While the magnetic flowmeter market is a mature and stable one, there are some new product developments in the magmeter market, and these new developments favor continued growth. In fact, a steady stream of new products has kept the magnetic flowmeter market vibrant with growth.
For example, the development of insertion meters gives more options to end-users who may hesitate to pay the high prices for large-line-size magnetic flowmeters. Suppliers have also brought out a wide variety of liners to handle sanitary and caustic liquids. And advanced diagnostics are making magmeters both more intelligent and more reliable.
Magnetic flowmeters offer lower cost of ownership when compared with many traditional technology flowmeters. The flowtube of a magnetic flowmeter is highly durable and subject to little change. Today’s linings, including PTFE, EFTE, PFA, and hard rubber, are highly durable and designed to handle slurries as well as water containing chemicals. With no primary element to replace and no moving parts to introduce wear, magnetic flowmeters represent a very stable and reliable long-term method of measurement with minimal maintenance costs. For these reasons and others, magnetic flowmeters are displacing traditional-technology flowmeters for some applications.
Another important product area for magnetic flowmeters is high-strength direct current (DC) meters, two-wire magmeters, and wireless/battery-operated meters. The high-strength DC meters are better able to handle dirty liquids and slurries than many of the standard DC meters. These high-strength DC flowmeters are now capable of handling applications that were formerly reserved for AC meters.
Nearly all magnetic flowmeters are shipped with wires that enable the meter to plug into a power source that is independent of a process loop. These are referred to as 4-wire meters. Other magmeters can be plugged into another device that already has power. These are referred to as 2-wire devices. The chief advantages of these are reduced power requirements and lower installation cost, chiefly from lesser cabling costs.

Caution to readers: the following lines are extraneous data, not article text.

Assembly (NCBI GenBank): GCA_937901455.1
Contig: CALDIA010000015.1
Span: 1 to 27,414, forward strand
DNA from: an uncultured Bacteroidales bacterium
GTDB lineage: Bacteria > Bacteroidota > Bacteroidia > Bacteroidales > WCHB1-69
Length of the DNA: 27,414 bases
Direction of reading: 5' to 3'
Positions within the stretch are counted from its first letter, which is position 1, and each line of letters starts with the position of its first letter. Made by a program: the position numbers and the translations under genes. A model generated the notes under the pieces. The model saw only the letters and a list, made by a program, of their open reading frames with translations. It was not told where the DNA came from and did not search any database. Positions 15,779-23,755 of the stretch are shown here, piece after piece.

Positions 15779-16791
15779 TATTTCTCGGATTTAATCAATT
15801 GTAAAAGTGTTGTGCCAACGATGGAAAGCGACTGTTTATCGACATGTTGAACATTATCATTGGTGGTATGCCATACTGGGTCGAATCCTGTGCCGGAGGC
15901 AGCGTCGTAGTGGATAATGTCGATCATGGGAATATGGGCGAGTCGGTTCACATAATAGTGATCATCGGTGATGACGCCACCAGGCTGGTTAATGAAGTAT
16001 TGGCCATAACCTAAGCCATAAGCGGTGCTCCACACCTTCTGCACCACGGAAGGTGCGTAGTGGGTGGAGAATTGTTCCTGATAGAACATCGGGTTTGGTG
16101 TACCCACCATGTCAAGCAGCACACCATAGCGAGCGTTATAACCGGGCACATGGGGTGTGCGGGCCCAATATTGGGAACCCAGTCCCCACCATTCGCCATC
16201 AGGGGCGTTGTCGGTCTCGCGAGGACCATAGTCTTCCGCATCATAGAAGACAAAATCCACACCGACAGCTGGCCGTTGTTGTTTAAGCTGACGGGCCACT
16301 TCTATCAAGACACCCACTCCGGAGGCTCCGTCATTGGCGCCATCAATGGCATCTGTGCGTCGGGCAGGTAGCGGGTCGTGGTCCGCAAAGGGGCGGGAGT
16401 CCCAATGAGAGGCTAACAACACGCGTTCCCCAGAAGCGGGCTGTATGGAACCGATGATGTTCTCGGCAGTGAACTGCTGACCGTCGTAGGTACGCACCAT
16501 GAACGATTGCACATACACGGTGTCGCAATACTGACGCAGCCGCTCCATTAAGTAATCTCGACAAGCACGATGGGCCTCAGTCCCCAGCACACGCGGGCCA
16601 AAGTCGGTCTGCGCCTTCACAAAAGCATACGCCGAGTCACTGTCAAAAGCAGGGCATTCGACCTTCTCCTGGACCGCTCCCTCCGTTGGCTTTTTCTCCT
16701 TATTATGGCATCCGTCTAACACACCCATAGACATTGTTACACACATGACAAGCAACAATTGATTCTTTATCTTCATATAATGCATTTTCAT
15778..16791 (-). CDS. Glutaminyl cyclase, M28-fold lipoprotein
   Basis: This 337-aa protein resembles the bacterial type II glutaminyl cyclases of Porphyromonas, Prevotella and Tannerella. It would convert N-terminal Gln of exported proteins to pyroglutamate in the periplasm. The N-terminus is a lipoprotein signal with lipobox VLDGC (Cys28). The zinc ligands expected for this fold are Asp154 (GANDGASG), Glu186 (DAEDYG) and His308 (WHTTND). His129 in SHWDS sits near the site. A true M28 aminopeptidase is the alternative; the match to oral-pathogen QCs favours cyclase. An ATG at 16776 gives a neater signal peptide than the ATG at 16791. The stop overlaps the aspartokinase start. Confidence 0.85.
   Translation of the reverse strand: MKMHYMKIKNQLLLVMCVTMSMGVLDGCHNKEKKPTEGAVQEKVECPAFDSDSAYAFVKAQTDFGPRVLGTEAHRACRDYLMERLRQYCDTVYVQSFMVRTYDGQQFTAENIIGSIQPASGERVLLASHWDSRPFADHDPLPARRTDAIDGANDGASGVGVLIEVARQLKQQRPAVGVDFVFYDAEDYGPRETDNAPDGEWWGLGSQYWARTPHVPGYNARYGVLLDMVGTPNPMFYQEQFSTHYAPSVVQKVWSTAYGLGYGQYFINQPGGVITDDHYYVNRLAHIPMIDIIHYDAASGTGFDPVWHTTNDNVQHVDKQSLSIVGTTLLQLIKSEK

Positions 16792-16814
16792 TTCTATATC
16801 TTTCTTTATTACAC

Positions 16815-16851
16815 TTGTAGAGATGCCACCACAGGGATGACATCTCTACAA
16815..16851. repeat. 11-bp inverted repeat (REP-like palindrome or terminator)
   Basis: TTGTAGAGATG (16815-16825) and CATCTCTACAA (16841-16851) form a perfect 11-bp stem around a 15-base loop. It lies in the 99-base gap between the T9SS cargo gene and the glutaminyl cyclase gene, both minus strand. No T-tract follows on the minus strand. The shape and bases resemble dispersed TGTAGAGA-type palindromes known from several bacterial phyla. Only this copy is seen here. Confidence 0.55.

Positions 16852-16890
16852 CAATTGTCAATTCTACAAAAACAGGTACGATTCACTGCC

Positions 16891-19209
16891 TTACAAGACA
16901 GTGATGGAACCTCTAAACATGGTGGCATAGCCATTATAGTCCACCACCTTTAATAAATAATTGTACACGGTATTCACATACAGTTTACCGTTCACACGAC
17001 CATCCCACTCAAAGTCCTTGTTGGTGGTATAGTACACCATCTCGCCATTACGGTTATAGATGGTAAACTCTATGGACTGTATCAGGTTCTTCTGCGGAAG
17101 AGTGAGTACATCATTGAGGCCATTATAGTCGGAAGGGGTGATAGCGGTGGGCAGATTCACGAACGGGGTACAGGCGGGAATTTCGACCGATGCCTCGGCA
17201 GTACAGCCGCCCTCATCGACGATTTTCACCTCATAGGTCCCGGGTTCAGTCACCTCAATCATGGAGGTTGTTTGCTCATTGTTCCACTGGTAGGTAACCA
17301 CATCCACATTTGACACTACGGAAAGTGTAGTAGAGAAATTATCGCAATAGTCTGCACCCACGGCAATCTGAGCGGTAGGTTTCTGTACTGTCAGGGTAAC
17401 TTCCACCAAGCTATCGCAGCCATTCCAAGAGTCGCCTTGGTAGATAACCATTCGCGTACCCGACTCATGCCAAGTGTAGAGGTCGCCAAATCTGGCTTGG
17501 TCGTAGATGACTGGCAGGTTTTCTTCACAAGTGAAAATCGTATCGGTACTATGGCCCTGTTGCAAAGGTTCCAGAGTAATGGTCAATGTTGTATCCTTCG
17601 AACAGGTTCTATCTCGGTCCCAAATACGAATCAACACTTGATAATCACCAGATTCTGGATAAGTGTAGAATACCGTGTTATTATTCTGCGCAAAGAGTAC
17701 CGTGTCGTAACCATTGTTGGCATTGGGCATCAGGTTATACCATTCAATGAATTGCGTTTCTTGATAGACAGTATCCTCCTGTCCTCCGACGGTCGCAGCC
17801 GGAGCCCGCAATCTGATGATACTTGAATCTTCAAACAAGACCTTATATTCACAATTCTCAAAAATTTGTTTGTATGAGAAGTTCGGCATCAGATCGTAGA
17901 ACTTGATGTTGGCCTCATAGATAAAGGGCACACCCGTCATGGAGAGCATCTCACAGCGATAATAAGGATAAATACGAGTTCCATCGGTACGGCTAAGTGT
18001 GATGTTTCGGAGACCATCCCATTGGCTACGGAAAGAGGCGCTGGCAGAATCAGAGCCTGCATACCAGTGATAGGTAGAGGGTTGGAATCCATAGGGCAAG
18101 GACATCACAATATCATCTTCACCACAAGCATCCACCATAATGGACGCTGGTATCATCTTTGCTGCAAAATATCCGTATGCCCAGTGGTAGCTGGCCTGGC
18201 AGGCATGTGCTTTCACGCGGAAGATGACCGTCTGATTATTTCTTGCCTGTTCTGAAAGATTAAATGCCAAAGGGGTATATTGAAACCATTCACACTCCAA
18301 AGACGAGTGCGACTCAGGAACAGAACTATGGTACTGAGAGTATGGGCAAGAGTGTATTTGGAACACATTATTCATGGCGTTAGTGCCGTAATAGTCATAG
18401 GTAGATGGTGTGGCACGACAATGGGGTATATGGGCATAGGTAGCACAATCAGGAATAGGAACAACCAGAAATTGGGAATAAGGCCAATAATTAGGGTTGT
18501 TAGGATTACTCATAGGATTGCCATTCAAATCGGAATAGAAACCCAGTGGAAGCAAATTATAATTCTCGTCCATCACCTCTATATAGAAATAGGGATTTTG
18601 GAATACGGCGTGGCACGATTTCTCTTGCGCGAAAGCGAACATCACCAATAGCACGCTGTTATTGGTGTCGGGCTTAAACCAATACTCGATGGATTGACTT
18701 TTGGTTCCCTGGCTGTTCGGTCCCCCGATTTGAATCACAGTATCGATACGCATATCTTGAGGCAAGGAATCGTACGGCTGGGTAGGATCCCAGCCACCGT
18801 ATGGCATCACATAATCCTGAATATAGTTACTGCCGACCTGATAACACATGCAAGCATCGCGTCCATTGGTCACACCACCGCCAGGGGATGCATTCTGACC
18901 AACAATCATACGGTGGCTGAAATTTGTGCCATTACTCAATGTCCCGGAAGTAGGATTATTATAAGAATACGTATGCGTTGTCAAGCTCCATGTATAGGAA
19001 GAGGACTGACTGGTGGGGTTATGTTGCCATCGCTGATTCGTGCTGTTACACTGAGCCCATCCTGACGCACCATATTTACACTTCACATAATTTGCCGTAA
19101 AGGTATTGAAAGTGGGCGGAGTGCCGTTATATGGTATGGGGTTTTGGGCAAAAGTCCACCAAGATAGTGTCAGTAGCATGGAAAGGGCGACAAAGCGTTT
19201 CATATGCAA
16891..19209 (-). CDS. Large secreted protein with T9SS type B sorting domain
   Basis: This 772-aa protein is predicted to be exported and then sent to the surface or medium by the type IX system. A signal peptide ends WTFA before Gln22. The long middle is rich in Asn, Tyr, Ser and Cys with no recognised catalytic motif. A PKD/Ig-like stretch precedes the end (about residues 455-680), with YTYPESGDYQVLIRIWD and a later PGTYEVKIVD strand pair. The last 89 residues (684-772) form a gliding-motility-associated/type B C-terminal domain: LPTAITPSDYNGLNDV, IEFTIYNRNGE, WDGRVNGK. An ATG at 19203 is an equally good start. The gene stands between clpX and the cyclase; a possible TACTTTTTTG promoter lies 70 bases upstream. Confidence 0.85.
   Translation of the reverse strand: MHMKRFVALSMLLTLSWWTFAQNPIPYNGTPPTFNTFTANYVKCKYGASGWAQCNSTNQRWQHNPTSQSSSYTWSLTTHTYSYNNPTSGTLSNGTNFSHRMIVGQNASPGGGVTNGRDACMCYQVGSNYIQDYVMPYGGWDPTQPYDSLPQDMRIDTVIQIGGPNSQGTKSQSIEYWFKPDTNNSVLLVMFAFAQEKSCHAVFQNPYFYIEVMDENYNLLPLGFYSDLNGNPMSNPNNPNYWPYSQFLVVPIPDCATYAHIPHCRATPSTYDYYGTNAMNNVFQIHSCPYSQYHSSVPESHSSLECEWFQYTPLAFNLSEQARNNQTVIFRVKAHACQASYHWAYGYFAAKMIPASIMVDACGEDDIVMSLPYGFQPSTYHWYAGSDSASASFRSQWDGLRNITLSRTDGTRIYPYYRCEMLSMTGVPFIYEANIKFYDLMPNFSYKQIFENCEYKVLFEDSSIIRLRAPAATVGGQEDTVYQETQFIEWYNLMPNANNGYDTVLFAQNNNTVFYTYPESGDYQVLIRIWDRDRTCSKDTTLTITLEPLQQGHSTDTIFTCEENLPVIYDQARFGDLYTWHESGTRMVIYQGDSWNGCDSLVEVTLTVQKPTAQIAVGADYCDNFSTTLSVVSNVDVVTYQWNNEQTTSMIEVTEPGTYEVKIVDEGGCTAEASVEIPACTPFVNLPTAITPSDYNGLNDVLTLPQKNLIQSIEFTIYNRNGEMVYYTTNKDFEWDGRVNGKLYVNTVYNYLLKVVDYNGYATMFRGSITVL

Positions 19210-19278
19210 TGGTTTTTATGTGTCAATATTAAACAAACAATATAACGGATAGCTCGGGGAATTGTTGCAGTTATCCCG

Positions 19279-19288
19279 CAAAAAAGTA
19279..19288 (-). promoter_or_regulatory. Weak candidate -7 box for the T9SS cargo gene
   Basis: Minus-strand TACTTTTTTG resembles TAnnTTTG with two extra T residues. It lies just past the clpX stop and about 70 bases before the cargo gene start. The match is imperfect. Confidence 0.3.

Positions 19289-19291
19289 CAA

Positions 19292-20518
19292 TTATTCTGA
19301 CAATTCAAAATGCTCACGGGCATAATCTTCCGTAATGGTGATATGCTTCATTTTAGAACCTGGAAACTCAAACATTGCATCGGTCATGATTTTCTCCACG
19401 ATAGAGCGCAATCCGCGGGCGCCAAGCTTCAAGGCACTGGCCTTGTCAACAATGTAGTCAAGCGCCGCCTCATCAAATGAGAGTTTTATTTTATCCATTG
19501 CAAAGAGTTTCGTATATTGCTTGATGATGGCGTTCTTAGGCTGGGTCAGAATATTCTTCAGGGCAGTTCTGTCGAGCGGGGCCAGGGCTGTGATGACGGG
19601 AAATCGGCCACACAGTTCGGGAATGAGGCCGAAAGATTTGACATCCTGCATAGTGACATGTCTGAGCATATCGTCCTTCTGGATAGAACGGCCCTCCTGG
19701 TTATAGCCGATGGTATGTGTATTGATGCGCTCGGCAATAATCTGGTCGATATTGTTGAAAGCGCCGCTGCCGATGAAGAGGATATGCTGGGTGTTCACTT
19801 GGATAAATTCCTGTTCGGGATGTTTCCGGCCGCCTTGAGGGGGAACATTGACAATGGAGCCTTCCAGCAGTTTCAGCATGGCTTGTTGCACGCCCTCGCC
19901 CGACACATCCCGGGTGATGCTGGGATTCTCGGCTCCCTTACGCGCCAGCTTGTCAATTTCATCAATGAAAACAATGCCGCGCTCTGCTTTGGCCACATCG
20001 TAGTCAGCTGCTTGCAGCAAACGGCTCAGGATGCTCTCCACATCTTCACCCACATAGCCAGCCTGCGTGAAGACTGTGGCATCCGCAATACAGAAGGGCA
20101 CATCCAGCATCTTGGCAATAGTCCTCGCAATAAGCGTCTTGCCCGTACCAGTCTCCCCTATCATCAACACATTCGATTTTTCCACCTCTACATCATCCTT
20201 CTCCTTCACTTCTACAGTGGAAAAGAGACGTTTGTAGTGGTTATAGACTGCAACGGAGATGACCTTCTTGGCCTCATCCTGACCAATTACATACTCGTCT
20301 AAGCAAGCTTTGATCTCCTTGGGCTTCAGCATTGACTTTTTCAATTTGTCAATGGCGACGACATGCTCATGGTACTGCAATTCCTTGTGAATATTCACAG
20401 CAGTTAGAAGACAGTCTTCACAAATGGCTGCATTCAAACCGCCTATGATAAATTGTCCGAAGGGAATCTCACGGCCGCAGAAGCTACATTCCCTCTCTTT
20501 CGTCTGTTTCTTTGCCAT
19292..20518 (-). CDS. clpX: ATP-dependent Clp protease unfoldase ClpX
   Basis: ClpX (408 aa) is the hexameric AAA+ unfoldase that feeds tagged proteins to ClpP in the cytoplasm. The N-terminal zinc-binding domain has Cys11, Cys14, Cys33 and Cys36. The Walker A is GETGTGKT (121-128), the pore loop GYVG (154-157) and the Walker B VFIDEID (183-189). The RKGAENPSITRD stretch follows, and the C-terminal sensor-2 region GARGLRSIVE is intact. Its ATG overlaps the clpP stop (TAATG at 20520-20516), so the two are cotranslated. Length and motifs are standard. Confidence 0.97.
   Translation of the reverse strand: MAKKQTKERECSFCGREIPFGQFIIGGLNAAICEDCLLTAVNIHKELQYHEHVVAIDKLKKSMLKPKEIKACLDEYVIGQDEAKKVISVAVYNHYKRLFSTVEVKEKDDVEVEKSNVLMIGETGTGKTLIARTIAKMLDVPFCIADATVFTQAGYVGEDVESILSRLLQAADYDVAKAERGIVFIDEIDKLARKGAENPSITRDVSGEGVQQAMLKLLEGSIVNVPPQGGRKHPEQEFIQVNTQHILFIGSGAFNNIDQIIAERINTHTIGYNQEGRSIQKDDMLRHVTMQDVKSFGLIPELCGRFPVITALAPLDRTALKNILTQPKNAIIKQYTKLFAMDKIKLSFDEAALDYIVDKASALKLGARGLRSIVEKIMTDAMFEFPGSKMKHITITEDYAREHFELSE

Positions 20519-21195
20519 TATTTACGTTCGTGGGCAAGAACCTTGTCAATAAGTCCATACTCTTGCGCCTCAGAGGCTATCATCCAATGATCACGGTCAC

In addition to 2-wire devices, the use of wireless and battery-operated magnetic flowmeters is growing. Wireless and battery-operated magmeters are well suited to remote locations and also offer reduced installation costs. However, magnetic flowmeters typically have significant power requirements, and this can present challenges for battery operation. Even so, the need to use magnetic flowmeters in remote locations will continue to be a driving force behind wireless and battery-operated magmeters.
The inability of magnetic flowmeters to measure nonconductive liquids will always be a barrier to their use in the oil & gas and refining industries, barring some unforeseen technological breakthrough. However, suppliers have succeeded in reducing the amount of conductivity required to measure flow with a magnetic flowmeter. This has been done in part by boosting the amount of power used to excite the magnetic coils, thereby creating a stronger signal. By pushing back the boundaries of conductivity, suppliers are making magnetic flowmeters usable in a broader range of applications.
Jesse Yoder, Ph.D., is president of Flow Research Inc. in Wakefield, Mass., a company he founded in 1998. He has 25 years of experience as an analyst and writer in process control. Dr. Yoder specializes in flowmeters and other field devices, including pressure and temperature products. Dr. Yoder can be reached at email@example.com.
Flow Research recently published the latest update of its “Volume X: The World Market for Flowmeters” study, highlighting application and technology trends in flow measurement worldwide. For more details on this study, visit FlowEverything.com.